5 Ways Of Addressing Conflict

Minor disagreements can turn into conflicts hotter than the Sahara Desert if the opposing parties don’t know how to keep a cool head.

During a session at the AICPA Not-For-Profit Industry Conference, Joan Pastor, president of JPA International, gave a talk entitled “So Who is Afraid of a Little Conflict.”

Pastor addressed different strategies for addressing conflict and successfully negotiating with different personality types:

* Determine objective criteria, as it is the basis upon which negotiations are held.

* Determine the your own power base, as well as the power base of person with whom you are negotiating. Do you use the power of association, rely on charisma, assert your position of power, or flaunt expertise in a negotiation? What does the other person lean towards? Being aware of the power dynamics you and the other person value will allow you a glimpse into the way they think.

* Welcome objections from the other person. They are a sign of interest. By acknowledging the objection and brainstorming a solution, the other person feels valuable in negotiation.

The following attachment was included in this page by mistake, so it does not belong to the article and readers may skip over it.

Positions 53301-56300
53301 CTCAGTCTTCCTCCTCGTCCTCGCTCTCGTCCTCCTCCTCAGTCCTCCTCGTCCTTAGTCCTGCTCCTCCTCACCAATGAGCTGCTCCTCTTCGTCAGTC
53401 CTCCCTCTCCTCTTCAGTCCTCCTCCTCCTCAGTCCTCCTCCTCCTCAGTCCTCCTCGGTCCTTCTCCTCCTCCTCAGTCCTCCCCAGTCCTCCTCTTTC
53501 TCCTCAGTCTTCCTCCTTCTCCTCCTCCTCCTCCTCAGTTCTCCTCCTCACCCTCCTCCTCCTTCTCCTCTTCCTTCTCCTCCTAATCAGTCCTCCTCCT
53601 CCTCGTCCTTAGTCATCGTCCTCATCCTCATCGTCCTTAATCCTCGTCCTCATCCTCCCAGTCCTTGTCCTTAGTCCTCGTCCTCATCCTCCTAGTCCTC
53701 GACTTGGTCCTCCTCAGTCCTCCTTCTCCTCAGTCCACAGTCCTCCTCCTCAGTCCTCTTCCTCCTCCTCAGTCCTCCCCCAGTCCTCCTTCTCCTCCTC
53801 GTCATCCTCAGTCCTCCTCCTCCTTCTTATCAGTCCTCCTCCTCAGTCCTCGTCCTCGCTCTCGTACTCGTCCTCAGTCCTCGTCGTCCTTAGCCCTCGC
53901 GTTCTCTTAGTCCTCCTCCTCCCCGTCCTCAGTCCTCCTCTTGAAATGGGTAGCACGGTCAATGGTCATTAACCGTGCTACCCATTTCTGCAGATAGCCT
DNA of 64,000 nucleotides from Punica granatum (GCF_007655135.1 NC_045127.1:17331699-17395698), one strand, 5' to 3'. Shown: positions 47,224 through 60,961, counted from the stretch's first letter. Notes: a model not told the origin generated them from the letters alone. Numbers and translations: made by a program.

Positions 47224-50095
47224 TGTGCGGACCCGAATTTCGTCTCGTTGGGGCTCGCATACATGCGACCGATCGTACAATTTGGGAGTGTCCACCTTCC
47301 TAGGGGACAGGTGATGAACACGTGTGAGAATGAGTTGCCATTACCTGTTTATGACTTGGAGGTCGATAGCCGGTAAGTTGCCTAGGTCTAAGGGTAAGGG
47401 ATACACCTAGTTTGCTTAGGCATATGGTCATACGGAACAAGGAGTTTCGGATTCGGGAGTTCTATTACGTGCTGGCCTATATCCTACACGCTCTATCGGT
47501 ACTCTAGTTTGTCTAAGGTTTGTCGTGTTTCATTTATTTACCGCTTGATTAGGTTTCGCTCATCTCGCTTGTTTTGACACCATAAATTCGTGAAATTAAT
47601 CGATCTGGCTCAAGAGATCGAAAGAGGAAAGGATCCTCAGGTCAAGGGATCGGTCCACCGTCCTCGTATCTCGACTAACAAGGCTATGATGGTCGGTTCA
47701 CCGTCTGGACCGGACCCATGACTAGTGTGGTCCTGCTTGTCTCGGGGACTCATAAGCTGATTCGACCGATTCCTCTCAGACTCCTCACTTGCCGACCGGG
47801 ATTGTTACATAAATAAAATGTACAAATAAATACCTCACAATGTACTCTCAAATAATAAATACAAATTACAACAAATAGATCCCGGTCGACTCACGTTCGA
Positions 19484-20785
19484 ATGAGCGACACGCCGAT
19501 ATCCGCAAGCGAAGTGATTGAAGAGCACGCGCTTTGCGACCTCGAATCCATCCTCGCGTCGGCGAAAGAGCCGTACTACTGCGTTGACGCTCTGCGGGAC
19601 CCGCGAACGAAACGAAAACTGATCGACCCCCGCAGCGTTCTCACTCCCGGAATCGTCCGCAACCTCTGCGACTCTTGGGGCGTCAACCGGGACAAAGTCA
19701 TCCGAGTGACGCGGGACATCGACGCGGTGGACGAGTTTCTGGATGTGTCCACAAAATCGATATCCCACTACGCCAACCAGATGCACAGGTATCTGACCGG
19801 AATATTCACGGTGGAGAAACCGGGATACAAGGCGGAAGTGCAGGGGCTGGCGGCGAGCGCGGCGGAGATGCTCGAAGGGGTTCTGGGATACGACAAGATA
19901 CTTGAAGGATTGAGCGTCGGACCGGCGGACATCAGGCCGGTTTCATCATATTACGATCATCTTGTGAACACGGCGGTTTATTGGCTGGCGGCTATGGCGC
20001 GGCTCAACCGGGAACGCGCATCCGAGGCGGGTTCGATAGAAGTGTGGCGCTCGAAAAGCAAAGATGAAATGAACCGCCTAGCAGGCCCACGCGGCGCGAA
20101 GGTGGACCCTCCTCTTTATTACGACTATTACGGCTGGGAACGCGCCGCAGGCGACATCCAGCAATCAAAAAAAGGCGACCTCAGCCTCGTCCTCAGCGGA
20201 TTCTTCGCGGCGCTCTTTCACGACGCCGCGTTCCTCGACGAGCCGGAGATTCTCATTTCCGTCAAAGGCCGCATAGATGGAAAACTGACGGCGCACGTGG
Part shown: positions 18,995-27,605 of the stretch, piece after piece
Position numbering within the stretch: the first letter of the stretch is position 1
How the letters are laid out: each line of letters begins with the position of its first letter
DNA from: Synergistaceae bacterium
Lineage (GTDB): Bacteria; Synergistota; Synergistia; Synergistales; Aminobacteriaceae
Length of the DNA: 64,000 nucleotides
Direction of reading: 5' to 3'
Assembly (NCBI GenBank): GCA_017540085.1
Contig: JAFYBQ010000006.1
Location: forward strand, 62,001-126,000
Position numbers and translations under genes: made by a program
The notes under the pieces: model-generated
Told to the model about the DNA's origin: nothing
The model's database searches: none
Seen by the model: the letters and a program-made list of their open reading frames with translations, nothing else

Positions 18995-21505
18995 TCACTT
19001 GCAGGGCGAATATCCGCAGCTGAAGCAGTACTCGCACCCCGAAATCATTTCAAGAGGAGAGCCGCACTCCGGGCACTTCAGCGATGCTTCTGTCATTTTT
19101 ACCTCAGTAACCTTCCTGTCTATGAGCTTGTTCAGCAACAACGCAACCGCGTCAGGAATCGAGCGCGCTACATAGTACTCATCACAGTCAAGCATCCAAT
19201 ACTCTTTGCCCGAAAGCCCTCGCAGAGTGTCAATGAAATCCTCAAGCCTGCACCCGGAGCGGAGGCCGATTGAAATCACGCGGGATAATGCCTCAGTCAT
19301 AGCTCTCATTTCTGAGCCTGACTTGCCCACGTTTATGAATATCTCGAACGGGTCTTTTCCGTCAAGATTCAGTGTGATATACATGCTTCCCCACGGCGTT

* Prepare your argument to best suit the person you are addressing. While managers in audit, finance, or risk might appreciate an argument that points out a series of less attractive options to make your offer more appealing, it will be harder to use this technique with managers of other departments. If you use a glass-is-half-empty approach with someone who views the glass as half full, it will be harder to get their buy-in.

* Be mindful of the other person’s body language to weed out deceptive subjects; they may drop eye contact, make repeated posture changes, and attempt to slide their chair away from you. However, all bets are off if the person is of higher than average intelligence.